For higher ed institutions, the legal ramifications of copyright infringement could become far greater depending on the ultimate outcome of legislation under consideration in Congress. In January, the bills--known as PIPA (the Protect IP Act) and SOPA (Stop Online Piracy Act)-- were shelved after vocal opposition from sites such as Google and Wikipedia, which claimed that they would muzzle free speech on the internet.
4. Data-Privacy Compliance
According to the National Conference of State Legislatures, data-breach notification laws are on the books in 46 states. These laws are layered on top of other federal regulations, such as the Family Educational Rights and Privacy Act (FERPA) and the Health Insurance Portability and Accountability Act (HIPAA). And that may be just the beginning. "I actually think that the regulatory and compliance hurdles will only increase moving forward," says Heidi Wachs, director of IT policy and privacy officer for Georgetown University (DC).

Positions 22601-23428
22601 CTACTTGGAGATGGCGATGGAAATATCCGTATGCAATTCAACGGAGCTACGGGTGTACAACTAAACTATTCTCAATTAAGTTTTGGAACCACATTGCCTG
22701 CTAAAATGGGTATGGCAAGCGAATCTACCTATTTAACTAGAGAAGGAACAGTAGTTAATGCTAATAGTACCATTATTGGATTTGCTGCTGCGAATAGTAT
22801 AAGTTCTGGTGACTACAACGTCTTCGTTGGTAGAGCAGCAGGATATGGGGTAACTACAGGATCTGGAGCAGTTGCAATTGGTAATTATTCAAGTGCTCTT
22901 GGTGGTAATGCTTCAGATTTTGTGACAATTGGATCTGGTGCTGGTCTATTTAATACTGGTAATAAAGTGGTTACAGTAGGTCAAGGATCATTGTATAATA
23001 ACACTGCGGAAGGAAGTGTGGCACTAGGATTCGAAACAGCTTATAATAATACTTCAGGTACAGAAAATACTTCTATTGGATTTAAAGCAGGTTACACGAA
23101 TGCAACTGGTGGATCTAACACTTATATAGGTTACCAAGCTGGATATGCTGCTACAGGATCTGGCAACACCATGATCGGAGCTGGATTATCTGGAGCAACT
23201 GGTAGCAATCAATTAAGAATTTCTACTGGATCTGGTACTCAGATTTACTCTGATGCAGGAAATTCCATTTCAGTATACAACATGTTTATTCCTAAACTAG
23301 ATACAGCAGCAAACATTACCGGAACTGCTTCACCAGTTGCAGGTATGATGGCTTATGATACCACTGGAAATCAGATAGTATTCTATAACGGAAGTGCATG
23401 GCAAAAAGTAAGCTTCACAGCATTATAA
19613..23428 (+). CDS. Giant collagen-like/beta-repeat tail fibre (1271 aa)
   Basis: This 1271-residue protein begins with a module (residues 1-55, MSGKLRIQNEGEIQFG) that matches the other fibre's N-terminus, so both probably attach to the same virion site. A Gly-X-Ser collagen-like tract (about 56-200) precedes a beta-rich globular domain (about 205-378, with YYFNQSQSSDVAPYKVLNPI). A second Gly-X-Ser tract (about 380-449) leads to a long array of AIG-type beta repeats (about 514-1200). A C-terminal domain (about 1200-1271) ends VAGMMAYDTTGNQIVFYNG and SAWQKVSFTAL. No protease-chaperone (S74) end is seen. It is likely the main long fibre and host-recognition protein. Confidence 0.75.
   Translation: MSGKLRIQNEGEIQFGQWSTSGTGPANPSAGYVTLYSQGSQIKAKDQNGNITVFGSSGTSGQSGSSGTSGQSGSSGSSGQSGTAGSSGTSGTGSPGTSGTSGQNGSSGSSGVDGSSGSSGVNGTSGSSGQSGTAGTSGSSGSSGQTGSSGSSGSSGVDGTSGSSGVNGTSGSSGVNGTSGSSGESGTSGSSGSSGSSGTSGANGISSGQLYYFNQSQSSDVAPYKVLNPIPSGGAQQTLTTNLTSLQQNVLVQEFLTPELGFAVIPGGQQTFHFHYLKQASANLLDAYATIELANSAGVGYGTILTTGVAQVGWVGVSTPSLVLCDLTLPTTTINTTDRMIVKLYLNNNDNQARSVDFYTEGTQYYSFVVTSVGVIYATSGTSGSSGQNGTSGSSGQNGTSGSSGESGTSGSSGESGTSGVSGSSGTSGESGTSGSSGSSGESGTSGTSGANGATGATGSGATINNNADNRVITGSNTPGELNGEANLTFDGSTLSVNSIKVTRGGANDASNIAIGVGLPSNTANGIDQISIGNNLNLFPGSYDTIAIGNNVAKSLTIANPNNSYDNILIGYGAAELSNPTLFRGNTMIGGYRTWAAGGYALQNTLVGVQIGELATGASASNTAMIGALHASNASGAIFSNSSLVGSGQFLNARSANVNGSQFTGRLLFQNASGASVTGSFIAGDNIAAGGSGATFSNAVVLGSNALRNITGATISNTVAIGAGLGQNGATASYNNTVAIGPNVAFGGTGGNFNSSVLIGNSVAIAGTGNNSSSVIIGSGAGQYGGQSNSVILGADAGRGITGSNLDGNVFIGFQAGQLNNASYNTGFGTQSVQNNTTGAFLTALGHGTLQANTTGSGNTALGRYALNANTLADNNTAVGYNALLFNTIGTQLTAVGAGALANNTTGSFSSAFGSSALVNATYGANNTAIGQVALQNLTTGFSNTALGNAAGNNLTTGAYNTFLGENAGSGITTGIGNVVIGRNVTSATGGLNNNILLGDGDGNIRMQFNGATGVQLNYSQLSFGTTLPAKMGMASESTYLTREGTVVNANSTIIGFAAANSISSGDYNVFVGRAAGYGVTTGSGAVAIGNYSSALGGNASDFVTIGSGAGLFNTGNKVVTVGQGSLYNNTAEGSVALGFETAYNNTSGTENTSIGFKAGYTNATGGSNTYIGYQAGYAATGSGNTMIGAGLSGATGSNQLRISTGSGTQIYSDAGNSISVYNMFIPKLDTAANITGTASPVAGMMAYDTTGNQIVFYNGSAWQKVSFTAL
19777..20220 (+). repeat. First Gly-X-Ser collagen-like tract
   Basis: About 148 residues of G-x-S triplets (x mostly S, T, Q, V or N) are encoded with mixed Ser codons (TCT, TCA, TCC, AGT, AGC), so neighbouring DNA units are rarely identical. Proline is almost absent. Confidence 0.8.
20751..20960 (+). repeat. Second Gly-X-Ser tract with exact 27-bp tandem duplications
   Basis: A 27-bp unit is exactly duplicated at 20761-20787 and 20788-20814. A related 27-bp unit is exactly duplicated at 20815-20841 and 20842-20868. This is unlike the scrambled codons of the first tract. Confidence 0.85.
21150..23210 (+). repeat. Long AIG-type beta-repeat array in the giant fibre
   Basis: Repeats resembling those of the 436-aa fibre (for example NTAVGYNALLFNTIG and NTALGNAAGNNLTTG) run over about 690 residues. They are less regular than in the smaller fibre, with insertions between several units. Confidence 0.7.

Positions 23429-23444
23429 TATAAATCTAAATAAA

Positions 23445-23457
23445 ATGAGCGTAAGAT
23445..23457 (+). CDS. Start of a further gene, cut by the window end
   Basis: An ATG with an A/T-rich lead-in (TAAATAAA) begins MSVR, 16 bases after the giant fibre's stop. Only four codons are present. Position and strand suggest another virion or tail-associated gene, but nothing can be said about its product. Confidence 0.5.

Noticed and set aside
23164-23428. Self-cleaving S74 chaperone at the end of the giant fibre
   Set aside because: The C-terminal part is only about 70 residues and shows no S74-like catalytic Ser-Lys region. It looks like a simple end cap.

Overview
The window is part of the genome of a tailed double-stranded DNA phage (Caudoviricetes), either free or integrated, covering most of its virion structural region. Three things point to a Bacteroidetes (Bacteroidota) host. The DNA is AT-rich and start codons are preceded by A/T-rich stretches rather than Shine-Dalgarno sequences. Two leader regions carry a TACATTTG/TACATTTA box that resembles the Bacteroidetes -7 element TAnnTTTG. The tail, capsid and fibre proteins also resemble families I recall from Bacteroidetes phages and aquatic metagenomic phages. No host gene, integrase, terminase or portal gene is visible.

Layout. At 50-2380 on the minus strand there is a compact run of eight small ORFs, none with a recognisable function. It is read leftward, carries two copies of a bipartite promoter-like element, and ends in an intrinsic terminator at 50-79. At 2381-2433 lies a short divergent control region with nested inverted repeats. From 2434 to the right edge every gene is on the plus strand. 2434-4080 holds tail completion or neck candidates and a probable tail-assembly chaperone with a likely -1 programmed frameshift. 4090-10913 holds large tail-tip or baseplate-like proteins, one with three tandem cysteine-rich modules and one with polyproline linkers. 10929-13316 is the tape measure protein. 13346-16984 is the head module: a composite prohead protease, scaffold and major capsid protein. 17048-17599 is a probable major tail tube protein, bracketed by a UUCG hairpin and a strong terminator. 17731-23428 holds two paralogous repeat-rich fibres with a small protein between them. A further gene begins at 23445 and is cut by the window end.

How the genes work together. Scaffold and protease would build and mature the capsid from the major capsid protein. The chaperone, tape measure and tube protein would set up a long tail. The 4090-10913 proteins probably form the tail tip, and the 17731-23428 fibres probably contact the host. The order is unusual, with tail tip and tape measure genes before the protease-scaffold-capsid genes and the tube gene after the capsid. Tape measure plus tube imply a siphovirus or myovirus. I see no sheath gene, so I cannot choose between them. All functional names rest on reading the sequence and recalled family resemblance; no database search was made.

When Wachs does a presentation on campus about data privacy, however, she doesn't dwell on what the various laws require. "We focus on our strong good behavioral practices that, if followed, will protect the privacy and the integrity of the data," she says.
Experience has taught her what's important. In January 2008, just a few months after she joined the IT division at Georgetown, an external computer hard drive was stolen from an administrative office. The institution had to inform about 38,000 students, staff, and faculty that identifiable personal information, including Social Security numbers, had been stored on the hard drive. Trained as a lawyer, Wachs was quickly pulled into the realm of data-privacy compliance, and spent the next several years wading through the mop-up work related to that breach.